Welcome! Login | Register
 

FBI in Search of Missing 16-Year-Old Girl—FBI in Search of Missing 16-Year-Old Girl

NEW: Portland Police Lockdown Roosevelt HS Following Threat—NEW: Portland Police Lockdown Roosevelt HS Following Threat

Damian Lillard Dropping New Music Soon!—Damian Lillard Dropping New Music Soon!

Barbers To Raise Year’s Worth Of Peanut Butter for Portland Police Sunshine Division—Barbers To Raise Year's Worth Of Peanut Butter…

Rogue Ales & Spirits Announces Latest Beer “Dead N’ Dead”—Rogue Ales & Spirits Announces Latest Beer "Dead…

Greenspoon Marder Adds 4 New Attorneys to Portland Office—Greenspoon Marder Adds 4 New Attorneys to Portland…

Sunday Political Brunch: Who Will Be the First Female President? - September 17, 2017—Sunday Political Brunch: Who Will Be the First…

San Francisco 49ers At Seattle Seahawks Is A Battle Of Offensive Lines—San Francisco 49ers At Seattle Seahawks Is A…

Why The Seahawks Need To Pick Up The Tempo On Offense—Why The Seahawks Need To Pick Up The…

Fecteau: Trump’s Pivot—Fecteau: Trump’s Pivot

 
 

NCAA East Coast Bias Still Going Strong

Friday, March 27, 2015

 

Another year of March Madness is here and another year where apparently no one cares about the Pac-12.  Is it incredible that the ACC had five teams left in tournament play heading into the Sweet 16?  Sure.  But the Pac-12 dominated throughout; the only loss being Oregon to Wisconsin, arguably the best team in the tournament next to undefeated Kentucky.  Even this far into the tournament, it still feels like I’m hearing more about what these East Coast teams didn’t do, as opposed to what the West Coast teams did do, which is play like NCAA Tournament contenders.  Can I get a little analysis over here?  Or do I just have to stay up for the 11 o’ clock local news.  

East Coast Bias, if you’re unfamiliar, is the tendency of American sports broadcasters to give greater attention and deference to teams and athletes on the East Coast than their West Coast counterparts.  Twelve years ago, David Schoenfield wrote a piece for ESPN that explained 10 cases of East Coast bias – many of which still ring true today.  The only exception to the rule as of late is the attention the Seattle Seahawks receive, half of which is seemingly the media’s bizarre obsession with Marshawn Lynch.  Before that, Richard Sherman’s thoughts and feelings on Michael Crabtree were more important than the NFC Championship game his team just played.  Aaron Hernandez’s arrest for murder didn’t even garner as much attention.  Anyways, I digress.  This East Coast superiority complex is none more evident than in college sports.  March Madness Case in Point: the Big East and the Big 12.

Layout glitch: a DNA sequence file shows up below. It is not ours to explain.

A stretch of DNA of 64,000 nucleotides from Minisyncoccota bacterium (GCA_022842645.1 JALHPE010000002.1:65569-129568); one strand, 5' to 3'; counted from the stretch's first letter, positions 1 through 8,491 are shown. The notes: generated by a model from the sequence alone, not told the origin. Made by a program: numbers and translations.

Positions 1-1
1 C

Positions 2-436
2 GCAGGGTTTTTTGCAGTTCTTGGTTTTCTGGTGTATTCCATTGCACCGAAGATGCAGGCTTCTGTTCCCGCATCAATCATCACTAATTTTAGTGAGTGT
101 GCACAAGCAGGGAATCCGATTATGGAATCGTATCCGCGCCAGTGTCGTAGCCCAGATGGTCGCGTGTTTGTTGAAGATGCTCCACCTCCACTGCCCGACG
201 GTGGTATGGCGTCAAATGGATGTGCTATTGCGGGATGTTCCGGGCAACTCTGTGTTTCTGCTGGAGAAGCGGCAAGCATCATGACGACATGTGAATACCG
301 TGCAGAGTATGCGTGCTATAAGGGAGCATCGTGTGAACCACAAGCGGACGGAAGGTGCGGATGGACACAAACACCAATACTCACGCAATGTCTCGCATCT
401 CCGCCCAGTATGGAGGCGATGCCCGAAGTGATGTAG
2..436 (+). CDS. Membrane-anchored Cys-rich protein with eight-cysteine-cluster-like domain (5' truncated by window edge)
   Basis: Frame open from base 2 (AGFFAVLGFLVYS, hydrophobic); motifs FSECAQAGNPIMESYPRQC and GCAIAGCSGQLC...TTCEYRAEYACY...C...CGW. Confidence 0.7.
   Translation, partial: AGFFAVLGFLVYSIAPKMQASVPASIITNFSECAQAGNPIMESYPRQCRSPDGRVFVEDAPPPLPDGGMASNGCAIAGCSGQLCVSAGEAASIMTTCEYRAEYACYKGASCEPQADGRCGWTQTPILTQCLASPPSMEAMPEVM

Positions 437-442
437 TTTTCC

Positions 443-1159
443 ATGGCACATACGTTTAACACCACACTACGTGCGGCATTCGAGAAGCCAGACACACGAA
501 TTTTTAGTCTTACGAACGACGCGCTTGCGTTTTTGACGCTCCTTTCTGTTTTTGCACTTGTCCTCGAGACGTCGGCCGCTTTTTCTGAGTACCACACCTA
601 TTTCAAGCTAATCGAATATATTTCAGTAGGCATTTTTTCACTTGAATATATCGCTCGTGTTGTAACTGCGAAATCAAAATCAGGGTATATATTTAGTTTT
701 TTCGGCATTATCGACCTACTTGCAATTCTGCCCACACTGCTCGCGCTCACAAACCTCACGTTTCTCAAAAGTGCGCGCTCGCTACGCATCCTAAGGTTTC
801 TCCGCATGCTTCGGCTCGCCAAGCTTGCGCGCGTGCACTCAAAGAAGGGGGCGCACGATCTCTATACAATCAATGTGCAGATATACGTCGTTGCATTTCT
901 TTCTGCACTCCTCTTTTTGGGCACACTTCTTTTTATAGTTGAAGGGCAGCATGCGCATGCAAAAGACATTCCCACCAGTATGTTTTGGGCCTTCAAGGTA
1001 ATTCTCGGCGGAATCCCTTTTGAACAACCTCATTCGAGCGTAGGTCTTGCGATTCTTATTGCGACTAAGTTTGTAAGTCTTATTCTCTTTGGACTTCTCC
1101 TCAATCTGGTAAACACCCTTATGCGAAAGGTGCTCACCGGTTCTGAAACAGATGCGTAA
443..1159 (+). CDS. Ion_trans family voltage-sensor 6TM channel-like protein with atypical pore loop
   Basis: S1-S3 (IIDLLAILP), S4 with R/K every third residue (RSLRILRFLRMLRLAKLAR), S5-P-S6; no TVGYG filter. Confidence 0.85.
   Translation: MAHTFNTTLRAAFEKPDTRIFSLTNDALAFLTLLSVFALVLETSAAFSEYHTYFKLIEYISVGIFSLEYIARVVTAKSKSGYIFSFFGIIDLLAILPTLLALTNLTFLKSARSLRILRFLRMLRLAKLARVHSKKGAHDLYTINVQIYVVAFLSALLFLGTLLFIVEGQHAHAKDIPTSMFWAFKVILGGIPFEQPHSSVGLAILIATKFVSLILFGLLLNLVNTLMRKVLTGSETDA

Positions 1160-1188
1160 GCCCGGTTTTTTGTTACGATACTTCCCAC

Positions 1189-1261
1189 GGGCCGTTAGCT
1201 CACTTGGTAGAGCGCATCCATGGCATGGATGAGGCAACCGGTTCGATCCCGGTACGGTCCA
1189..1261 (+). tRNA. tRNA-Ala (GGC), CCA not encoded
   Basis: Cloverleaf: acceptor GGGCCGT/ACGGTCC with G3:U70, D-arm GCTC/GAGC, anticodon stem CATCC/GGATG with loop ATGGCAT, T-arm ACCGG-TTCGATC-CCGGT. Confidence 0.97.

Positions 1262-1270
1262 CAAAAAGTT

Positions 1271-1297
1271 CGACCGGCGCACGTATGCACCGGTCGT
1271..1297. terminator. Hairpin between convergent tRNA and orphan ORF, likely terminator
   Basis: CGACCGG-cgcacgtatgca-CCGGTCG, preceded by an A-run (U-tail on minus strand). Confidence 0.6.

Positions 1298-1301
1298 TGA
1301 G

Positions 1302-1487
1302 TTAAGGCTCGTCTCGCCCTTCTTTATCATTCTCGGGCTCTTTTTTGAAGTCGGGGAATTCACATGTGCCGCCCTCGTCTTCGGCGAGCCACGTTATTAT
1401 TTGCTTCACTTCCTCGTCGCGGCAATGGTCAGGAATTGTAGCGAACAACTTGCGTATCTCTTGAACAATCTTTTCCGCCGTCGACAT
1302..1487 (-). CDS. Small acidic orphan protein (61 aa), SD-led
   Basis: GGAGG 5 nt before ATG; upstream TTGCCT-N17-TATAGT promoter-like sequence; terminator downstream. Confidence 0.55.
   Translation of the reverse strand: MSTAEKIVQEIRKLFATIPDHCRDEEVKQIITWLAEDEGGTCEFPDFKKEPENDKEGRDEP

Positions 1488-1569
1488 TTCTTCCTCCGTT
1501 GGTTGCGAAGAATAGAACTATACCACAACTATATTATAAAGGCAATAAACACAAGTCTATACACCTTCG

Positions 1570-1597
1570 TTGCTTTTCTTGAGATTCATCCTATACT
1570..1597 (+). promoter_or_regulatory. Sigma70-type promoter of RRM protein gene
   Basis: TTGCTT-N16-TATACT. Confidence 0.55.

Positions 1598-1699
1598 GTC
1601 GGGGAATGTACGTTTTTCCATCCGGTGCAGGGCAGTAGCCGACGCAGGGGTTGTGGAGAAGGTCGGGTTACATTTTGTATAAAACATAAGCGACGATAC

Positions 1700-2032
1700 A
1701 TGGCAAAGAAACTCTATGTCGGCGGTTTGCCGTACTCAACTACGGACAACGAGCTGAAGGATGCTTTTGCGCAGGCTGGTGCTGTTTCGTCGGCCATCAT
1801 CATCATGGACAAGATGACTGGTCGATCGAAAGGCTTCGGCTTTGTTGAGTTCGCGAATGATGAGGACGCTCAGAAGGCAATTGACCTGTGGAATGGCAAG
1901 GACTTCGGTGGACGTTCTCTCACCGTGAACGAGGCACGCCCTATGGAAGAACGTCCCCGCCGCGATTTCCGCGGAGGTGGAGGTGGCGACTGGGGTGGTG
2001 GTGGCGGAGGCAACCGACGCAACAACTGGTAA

Together, these conferences represented nearly one-fifth of the teams in the bracket at the beginning of the tournament.  Sure, Xavier and West Virginia made it to the Sweet 16, but the former went down to Arizona 60-68 and I’m not even sure West Virginia showed up to play against Kentucky.  39-78?  I mean, the Wildcats are good, but if you’re that far in the tournament, you shouldn’t be losing to another team by almost 40 points.  That’s the score you see when the freshmen team scrimmages the varsity team.  Yeesh.  Oklahoma will try to be the lone team from either conference to make it to the Elite Eight tomorrow.  In fairness to the Big East, the NCAA inflated its entire stock when Villanova emerged as a possible No. 1 seed, but six bids to the tournament was excessive no matter how good Villanova was or who put up a fight against them.  Stanford, for example, could have probably fared better than most of those teams.  It’s easy to say after the fact, but even I, a future grad student and fan of St. John’s, feel like the NCAA threw a bunch of East Coast spaghetti at the wall to see if anything would stick, and no one questioned it because most of the teams have storied histories in the tournament to some extent.  But that doesn’t mean they should automatically get bids to the tournament. 

Has anyone even said anything about Utah after its impressive victory over Georgetown?  Those “HOYA SAXA” chants didn’t last long.  I listened to sports radio on several different satellite stations on my three hour drive back to Seattle from Portland and maybe heard five minutes worth of recap despite the fact it was a really, really good game to watch and people got loud for Utah.  In fact, it looked to me like everyone in the Moda Center banded together in West Coast solidarity--even though most people there donned Oregon or Arizona gear.  East Coast Bias has apparently gotten so bad for us West Coast folk that we root for our conference rivals.   

Arizona, despite being lauded by the President of the Free World himself as the only team who could potentially beat the other Wildcats, has only lost three games all season.  I can’t wait to see what they have to offer against Wisconsin.  Though this year finally looks to be one where Gonzaga can get to the final, UCLA continues to quietly dominate opponents and no one should be treating them like an 11-seed at this stage of the tournament.  If those games don’t get the Pac-12 the notoriety it deserves, then maybe countrywide hatred for the Blue Devils will.  Regardless, I’ll be rooting for all of them. 

GoLocalPDX partner Oregon Sports News: Since 2011, Oregon Sports News has provided entertaining, hard-hitting local sports news & commentary every weekday. To read more from this author, check out Oregon Sports News by clicking here.

 

Related Articles

 

Enjoy this post? Share it with others.

 

X

Stay Connected — Free
Daily Email